DANGEROUS drivers who kill on the roads will face tougher sentences as a result of a full-scale review into how fatal traffic accidents are prosecuted.
Ken Macdonald, QC, the Director of Public Prosecutions (DPP), wants a comprehensive review of prosecution policy because of public concern that killer drivers often escape with a fine.
Hundreds walk free each year because the offence of causing death by dangerous driving, which carries a maximum penalty of 14 years? imprisonment, can be difficult to prove. Instead, prosecutors often opt for a charge of careless driving ? or driving without due care and attention ? which carries a maximum fine of ?2,500.
More than 3,500 people are killed each year on the roads but fewer than one in ten motorists involved are convicted of causing death by dangerous driving.
The DPP, backed by Lord Goldsmith, QC, the Attorney-General, is concerned that too often prosecutors bring the lesser charge and that drivers who kill escape with a non-custodial penalty. Even with the more serious offence, average jail terms are low.
A spokesman for the Crown Prosecution Service (CPS) said that the review, including wide public consultation, was being undertaken because of continuing concern about the prosecution of road traffic deaths.
A second reason was the new legislation, the Road Safety Bill, now going through Parliament, which creates a new offence of causing death by careless driving, with a maximum penalty of five years? imprisonment.
It also is aimed at making it easier for courts to convict motorists of causing death by dangerous driving if they are found not guilty of manslaughter.
The Bill?s new offence of causing death by careless driving could lead to motorists who kill while talking on a mobile telephone, or failing to pay proper attention to the road, being jailed for five years.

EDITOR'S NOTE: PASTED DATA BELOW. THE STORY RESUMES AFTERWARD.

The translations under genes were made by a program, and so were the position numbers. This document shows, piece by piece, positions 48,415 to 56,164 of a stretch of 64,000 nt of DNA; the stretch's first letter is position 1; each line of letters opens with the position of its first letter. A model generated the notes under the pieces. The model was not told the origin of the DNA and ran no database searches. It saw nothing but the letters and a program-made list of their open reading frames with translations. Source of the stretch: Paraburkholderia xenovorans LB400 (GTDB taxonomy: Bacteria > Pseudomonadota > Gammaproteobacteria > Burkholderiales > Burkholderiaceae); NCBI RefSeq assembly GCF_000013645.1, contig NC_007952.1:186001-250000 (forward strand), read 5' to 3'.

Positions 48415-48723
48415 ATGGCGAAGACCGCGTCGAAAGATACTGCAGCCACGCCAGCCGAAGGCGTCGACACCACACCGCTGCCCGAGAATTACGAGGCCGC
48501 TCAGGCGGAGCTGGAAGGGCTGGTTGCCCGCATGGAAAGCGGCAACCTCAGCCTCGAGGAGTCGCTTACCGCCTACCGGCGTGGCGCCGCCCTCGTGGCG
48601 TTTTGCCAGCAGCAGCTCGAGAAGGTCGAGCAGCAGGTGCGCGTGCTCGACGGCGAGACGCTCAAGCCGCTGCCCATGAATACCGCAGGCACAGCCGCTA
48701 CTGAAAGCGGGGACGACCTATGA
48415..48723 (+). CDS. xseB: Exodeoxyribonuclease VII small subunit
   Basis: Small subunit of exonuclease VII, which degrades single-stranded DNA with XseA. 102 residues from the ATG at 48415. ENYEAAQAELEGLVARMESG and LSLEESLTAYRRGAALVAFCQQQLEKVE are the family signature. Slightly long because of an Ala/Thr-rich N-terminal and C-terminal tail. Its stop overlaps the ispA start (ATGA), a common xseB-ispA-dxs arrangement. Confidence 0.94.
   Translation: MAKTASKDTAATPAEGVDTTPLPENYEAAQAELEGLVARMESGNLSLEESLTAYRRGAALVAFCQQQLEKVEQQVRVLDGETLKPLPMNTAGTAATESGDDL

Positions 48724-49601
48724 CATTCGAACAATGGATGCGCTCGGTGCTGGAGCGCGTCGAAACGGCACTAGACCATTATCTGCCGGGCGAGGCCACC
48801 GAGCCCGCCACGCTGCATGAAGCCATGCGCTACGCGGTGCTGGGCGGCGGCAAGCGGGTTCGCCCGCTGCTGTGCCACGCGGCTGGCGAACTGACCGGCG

?We feel it is time to review this whole area of prosecution policy,? a CPS spokesman said, ?and before we do that we need to find out the concerns of others.?
The CPS plans to begin its review of prosecution policy this autumn. It is expected to lead to new guidelines for prosecutors by the end of the year.
Roadpeace, a charity that supports families bereaved by road crashes, welcomed the review of policy. It is one of several groups that have campaigned for years to see tougher penalties for drivers who kill.
Brigitte Chaudhry, president of Roadpeace, said: ?Although the Road Safety Bill proposes new offences we are not happy, because we don?t want offences that can be tried either by magistrates or in the Crown Court. Ninety per cent of road-traffic cases involving a death at present end up in the magistrates? courts, where the average fine is ?250.? Even with causing death by dangerous driving, the average penalty was four years, she said ? as against the maximum of 14.
The RAC Foundation for Motoring, which has long argued for the new offence of ?causing death by careless driving?, said that the problem for prosecutors was that causing death by dangerous driving was triable on indictment only and carried a maximum sentence of 14 years? imprisonment.
CRIMES AND PUNISHMENT
- A speeding driver who had not passed a test was fined ?200 after he killed a cyclist Dorset. The victim?s family said the punishment was ?appallingly lenient?
- A lorry driver who caused the death of a postman on his bicycle in 2003 was fined ?500. He admitted driving without due care and attention
- Shahan Hayavi, 16, killed Andrew Tollon, 26, when he crashed a car in 2005. He was was sentenced to three years and four months? detention
- Paul Moses, who killed a 4-year-old boy when his bus mounted a pavement in South London, was jailed in 2003 for 2? years
- Christopher Bridges, 18, from Somerset, hit Richard Kroll, 25, on a pelican crossing. He was given two years in a young offender institution by Bristol Crown Court in April last year after admitting causing death by dangerous driving